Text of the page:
Ubuntu: Computer hangs on boot logo when using “power” button



Question:

So after a long day fighting with UEFI and later on trying to get GRUB to play nice with UEFI, I have managed to dual-boot Ubuntu 13.10 on my Sony VAIO "Tap 20" (the big, touchscreen, all-in-one desktop thing)... And I know both operating systems (Microsoft Windows 8.1 and Ubuntu 13.10) are working, because I have used them both post-install.

The problem is, since I last shutdown the computer from within Ubuntu (via the power menu, nothing special), the computer now hangs on the "VAIO" logo... It just sits there doing nothing, and refusing to load GRUB or boot to an operating system.

The computer currently has Secure Boot disabled, but has UEFI enabled (changing the latter to "Legacy" simply gives a "No Operating System Found" error immediately after the "VAIO" logo). Furthermore, my computer is currently set to boot from the hard disk first, then removable storage (it was the other way around previously, with the same results).

At this stage, the only way I can get past the "VAIO" logo is if I boot into the VAIOCare recovery menu via the "Assist" button and select the option to boot from removable storage...

Any help would be appreciated.

--

Edit: It works if I use the VAIOCare recovery menu via the "Assist" button and select the "Boot to Windows" (not the exact wording) option... The computer goes straight to GRUB, where I can select the appropriate option. The power button itself however, produces the results above...


Solution:1

I have two suggestions, but neither is a sure-fire fix:

  • Download the USB flash drive or CD-R version of my rEFInd boot manager, prepare a medium with it, boot it using the method you note late in your post, use rEFInd to boot to Linux, and then install the Debian-package version of rEFInd in Linux. With any luck this will fix your problem. If not, you could try using bcdedit in Windows to register rEFInd as the default boot manager, as described in the Windows installation instructions.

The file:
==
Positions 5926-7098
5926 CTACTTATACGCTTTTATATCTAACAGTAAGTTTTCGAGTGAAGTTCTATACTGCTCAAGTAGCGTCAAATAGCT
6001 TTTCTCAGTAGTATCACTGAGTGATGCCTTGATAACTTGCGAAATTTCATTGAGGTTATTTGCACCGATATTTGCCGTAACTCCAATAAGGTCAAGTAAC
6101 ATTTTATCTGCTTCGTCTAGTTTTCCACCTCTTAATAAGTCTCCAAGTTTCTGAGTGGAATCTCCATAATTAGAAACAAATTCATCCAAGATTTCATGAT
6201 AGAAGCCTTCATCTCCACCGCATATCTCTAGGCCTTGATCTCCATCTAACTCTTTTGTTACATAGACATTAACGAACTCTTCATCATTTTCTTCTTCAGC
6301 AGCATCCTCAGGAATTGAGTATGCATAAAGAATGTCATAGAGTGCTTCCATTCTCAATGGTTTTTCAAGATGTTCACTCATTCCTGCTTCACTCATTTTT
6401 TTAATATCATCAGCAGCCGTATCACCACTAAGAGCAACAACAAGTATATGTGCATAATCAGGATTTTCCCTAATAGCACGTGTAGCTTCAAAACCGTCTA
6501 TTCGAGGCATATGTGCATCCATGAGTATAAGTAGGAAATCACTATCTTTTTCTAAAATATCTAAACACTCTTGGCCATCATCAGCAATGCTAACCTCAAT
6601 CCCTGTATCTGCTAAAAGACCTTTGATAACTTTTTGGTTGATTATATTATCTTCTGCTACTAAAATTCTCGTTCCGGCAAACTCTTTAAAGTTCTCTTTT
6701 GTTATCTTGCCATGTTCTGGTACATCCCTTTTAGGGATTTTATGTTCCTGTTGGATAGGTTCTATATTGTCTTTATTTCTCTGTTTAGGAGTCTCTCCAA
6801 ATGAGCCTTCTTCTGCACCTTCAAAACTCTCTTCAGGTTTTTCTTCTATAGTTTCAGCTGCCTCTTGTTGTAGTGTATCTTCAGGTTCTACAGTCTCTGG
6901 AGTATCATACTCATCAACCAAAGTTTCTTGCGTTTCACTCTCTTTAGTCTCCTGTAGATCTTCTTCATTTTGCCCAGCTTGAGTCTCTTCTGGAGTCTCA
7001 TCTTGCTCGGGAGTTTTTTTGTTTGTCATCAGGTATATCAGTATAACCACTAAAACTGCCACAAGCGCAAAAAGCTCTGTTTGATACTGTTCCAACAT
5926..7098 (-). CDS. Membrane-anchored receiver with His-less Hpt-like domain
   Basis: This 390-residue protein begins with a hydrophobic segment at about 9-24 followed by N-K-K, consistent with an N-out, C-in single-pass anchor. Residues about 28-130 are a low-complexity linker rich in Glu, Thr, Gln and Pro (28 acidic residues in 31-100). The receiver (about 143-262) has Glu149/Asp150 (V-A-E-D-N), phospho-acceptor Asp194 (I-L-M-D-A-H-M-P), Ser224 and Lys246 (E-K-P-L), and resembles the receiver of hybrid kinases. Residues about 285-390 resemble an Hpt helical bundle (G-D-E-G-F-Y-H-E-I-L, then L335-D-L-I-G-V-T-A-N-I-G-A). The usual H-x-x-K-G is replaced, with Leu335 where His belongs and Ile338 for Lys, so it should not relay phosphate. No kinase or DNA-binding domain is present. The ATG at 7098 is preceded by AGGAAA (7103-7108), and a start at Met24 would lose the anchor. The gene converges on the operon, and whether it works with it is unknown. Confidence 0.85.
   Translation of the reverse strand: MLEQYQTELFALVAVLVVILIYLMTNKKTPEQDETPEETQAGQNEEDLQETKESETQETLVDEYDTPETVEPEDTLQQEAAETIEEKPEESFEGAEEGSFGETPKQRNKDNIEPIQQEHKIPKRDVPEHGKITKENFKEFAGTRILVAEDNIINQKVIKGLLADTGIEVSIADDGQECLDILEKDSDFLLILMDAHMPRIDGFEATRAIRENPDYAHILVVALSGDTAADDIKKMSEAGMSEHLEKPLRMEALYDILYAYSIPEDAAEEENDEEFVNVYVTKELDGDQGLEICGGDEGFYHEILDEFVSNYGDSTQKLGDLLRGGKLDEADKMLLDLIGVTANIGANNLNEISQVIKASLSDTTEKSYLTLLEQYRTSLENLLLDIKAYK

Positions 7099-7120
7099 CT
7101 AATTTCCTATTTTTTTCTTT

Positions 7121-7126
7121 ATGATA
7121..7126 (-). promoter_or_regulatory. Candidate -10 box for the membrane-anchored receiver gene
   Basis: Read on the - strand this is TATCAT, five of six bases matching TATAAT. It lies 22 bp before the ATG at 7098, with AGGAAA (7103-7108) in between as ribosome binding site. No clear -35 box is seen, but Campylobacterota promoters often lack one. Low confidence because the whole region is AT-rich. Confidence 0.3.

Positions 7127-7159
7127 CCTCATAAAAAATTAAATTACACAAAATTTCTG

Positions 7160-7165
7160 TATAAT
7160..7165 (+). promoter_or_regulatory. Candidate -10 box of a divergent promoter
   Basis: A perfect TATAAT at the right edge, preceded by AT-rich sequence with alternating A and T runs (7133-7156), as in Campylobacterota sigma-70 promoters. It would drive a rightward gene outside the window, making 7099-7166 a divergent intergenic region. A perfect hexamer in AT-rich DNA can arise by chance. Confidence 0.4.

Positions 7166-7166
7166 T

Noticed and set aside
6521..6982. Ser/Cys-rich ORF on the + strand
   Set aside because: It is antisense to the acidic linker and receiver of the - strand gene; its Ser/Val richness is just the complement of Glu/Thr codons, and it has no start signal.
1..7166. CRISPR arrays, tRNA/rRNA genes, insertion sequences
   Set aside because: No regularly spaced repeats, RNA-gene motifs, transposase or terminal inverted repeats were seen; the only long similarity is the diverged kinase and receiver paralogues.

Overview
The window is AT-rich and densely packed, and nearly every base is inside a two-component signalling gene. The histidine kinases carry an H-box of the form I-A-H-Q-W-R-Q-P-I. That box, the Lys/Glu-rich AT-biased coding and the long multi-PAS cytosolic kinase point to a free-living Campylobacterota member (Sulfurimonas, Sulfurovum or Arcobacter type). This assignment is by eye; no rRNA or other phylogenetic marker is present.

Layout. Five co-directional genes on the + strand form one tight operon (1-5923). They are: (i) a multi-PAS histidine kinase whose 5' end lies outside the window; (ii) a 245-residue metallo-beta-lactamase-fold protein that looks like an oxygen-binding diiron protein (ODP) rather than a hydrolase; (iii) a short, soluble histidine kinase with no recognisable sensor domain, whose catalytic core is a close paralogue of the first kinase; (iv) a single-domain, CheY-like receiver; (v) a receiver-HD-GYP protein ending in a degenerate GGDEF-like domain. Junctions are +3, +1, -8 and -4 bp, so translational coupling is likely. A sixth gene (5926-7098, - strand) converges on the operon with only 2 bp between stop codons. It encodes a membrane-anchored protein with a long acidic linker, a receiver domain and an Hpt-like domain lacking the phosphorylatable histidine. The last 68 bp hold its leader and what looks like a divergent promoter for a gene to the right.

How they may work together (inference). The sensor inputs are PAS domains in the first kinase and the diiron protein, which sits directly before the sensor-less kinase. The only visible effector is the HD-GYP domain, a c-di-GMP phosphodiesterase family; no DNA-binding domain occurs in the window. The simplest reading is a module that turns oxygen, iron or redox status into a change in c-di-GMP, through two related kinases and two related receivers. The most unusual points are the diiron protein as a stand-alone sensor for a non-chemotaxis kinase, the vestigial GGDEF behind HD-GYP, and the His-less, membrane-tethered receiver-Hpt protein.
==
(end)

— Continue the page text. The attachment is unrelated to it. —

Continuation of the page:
• Use the workaround you note to boot to a Linux emergency disk and use that to run the Boot Repair tool. In theory, this will restore GRUB as the default boot manager. If this procedure does not work, and if rEFInd also does not work, post the URL that Boot Repair provides; that will give us details about your setup that may help us find a fix.

EDIT:

Your parenthetical statement in your comment to this answer suggests that rEFInd is working. If so, just use it; that's your solution.

I suspect, though, that you mean that you can boot via rEFInd on the USB flash drive, but that the computer is still not booting from the hard disk. If so, try this:

  1. Use rEFInd on the USB drive (or any other means) to boot to Windows.
  2. In Windows, launch an Administrator Command Prompt window.
  3. Type bcdedit /set {bootmgr} path \EFI\refind\refind_x64.efi in the Administrator Command Prompt window.

With any luck, when you reboot rEFInd should start up and enable you to boot whatever OS you like.

Alternatively, you could pass \EFI\ubuntu\shimx64.efi instead of \EFI\refind\refind_x64.efi to bcdedit to get GRUB to show up as your default boot manager.

If this doesn't work, I recommend you check with the manufacturer to see if there's a firmware update available, since a failure at this point indicates a serious firmware bug.

If a firmware update is not available or doesn't work, then I recommend you return the computer to the manufacturer and buy something else. People are distressingly unwilling to return non-functional computers to the store, but that's the only action that will actually get manufacturers' attention to fix serious problems like this.


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